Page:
If you’re tired of reading these pieces ripping into people who continue to harp on smartphone market share, just think think how the Macalope feels. He has to write them. Because for some reason, people keep trotting out the same tired arguments.
Why Google is Winning the Smartphone Wars (tip o’ the antlers to Kontra)
I’ve argued before that Apple is good at producing great user interfaces thanks to its top-down, designer-centric product development process. But that approach becomes a liability for building scalable network services. For those kinds of tasks, Google’s bottom-up, engineer-driven organizational structure works better.
Congratulations, Forbes’s Timothy B. Lee. You’ve found a new way to phrase the same argument presented by about a dozen other people and repeatedly objected to by Apple bloggers. Well, the Macalope’s sure you’ll address those objections hahahaha just kidding, we both know you won’t. And, true to the genre, Lee doesn’t mention profit once.
Lee never really does explain what exactly it is he thinks Google’s winning. They’re just… winning. Like Charlie Sheen.
Lee uses a funnel analogy, saying Apple represents the small end by focusing on a narrow user experience while Google represents the big end by being flexible in devices and user experience. The Macalope’s got some nits about his terminology, but it’s not a horrible metaphor, he’s just using it to draw horrible conclusions. Yes, if the goal is to get every last creepy feature fetishist who gets hot over pictures of smartphones on animal furs, then Google’s method is more likely to achieve that. If the goal is to get as much profit as possible, however…
Apple captured two thirds of available mobile phone profits in Q2
But that’s not winning because bladdity blooga derp derp.
See, market share is so much easier to measure! Can’t we just say it’s market share like we’ve done forever?! Well, it’s good enough for Forbes, but not Macworld.
It’s pretty hard to compare how much money Apple’s making on iOS devices to how much Google’s making on Android, because they’re in two different businesses. Gene Munster has estimated that Google makes between $10 and $20 over the lifetime of each Android device sold. That’s sold and retained for the life of the unit, which is a somewhat different number than what’s in most of these market-share reports, considering Android’s return rates could be as much as 40 percent. With a return rate like that, you’d darn well better sell a lot of units.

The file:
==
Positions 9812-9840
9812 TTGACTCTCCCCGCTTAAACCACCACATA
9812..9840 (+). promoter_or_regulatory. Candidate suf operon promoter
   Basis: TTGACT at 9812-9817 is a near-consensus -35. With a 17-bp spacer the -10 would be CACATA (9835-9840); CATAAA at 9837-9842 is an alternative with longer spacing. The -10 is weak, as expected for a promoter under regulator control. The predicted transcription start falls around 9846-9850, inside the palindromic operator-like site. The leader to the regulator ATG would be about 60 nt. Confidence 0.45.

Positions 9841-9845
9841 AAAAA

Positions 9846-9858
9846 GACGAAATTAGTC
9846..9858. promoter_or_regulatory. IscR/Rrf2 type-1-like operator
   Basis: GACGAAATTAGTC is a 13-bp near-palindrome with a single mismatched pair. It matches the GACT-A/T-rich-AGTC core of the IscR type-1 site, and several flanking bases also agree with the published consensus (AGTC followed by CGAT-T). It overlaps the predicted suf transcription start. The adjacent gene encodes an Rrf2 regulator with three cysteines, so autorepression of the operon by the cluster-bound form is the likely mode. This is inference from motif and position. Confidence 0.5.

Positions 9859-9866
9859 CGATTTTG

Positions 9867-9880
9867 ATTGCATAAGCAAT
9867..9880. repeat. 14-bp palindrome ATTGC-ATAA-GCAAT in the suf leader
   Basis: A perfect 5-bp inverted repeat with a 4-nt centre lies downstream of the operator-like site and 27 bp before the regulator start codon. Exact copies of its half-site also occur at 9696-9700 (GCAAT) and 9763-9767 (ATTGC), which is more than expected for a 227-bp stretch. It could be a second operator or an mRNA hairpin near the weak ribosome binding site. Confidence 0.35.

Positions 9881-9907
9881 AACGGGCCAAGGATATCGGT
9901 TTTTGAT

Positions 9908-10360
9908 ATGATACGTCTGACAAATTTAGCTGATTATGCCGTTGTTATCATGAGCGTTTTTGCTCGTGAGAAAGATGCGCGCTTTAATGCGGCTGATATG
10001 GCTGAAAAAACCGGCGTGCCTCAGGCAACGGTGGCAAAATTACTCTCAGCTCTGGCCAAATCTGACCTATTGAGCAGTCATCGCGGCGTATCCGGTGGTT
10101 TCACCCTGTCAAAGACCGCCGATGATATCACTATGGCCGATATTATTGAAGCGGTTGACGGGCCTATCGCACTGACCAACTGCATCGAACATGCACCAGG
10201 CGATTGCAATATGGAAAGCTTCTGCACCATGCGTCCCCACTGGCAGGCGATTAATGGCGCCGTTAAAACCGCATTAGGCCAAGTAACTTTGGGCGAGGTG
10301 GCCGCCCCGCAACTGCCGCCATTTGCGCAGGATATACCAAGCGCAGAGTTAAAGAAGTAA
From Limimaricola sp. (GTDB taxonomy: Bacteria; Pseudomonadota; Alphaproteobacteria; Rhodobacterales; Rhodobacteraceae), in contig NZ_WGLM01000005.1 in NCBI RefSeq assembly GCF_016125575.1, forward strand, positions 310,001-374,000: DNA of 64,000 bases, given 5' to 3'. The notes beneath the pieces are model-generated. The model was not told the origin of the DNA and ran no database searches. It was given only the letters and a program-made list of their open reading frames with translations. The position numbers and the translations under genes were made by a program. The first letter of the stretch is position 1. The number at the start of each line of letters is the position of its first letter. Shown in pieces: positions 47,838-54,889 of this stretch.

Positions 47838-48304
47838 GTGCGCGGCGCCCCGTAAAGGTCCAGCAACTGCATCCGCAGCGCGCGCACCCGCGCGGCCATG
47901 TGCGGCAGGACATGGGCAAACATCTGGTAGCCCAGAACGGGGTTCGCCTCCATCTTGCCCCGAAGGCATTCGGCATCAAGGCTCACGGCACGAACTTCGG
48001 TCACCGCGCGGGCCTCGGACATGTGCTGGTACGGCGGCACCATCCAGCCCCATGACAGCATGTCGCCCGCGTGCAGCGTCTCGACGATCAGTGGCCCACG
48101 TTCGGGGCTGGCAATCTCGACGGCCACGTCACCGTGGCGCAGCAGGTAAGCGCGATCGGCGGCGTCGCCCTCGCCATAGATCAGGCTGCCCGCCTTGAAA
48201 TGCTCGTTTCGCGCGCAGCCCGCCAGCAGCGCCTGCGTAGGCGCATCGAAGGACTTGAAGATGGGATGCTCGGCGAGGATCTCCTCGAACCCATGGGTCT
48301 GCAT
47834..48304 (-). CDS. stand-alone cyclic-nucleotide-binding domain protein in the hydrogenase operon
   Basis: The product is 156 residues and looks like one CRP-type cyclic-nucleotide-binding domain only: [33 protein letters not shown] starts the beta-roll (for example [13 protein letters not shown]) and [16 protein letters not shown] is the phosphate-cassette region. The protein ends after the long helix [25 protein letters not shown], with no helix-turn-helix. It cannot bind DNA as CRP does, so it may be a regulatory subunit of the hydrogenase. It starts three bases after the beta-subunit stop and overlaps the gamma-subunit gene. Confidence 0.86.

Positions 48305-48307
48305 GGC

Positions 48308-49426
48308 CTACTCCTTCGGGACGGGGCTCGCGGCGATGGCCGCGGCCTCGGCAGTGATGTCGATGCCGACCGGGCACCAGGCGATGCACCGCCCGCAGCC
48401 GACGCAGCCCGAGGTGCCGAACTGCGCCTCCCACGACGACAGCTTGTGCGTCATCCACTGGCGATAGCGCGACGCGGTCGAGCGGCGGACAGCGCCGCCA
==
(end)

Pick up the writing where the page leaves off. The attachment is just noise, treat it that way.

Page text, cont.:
Surely Lee will address the many patent issues that Android faces, as well as the issues of app quality, Android malware, and hahahaha here we go with the fake laughing again because, no, of course he won’t.
This explains why iOS has been losing ground to Android even though most people agree that the iPhone is the best single smartphone on the market.
Please define “losing ground,” as the iPhone has also consistently increased its market share.
Lee provides a laundry lists of reasons why Android phones sell better, but really there’s one that’s bigger than all the others: price. In a recent survey of UK Android phone owners, about 27 percent said they chose the phone because of either the cost of the plan or the cost of the device, as opposed to the 11 percent who said it was the phone’s design. The feature-fetishist segment of the market isn’t driving sales as much as the price-sensitive segment of the market. And Android phones simply cost less.
Android’s relatively liberal licensing model will make it much easier for overseas partners to customize Google’s software to the needs of local markets, while Apple’s “my way or the highway” licensing model rubs potential partners the wrong way.
You know what doesn’t rub them the wrong way? All the money. In most markets, the iPhone sells better than any other brand. That’s attractive to carriers. You look like a chump if you don’t offer the iPhone.
Ugh, we’ve been over this soooo many times the Macalope wants to rip his own Classic Mac face off. Lee’s got nothing new here. He still ignores all the counter-arguments. Every day is like Groundhog Day with these people.
Over at CNet, Don Reisinger credulously takes Canalys’s estimates of phone shipments as “market share.” There are two obvious problems with this. First is the high Android return rate mentioned above. Second, Apple actually sells the iPhones it ships.
Do these guys not notice these things?
The Macalope said, “Do these guys not notice these things?”
Where the heck is Billy?